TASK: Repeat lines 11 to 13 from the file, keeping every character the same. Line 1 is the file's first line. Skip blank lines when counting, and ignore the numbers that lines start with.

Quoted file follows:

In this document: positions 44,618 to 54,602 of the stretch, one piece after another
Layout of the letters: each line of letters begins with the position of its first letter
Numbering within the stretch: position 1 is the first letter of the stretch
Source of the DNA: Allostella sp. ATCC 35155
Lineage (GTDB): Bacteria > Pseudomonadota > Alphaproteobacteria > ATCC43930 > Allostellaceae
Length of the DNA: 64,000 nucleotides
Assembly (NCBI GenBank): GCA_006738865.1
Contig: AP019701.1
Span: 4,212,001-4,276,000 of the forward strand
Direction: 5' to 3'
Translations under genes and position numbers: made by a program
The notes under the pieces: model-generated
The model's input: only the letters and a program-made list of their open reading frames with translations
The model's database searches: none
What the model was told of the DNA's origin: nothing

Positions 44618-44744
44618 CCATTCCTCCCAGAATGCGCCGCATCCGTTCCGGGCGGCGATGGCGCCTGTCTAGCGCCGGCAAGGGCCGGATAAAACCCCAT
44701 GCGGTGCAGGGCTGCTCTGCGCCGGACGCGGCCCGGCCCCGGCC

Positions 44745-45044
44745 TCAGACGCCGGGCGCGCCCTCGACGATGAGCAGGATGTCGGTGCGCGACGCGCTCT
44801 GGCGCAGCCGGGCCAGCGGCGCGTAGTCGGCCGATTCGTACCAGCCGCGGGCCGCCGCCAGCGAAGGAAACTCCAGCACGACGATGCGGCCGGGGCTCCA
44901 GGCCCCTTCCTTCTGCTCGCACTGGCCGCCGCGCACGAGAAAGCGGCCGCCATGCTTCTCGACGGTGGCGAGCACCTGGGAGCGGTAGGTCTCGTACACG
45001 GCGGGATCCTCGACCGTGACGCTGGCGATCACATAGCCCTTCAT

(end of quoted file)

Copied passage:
Translations under genes and position numbers: made by a program
The notes under the pieces: model-generated
The model's input: only the letters and a program-made list of their open reading frames with translations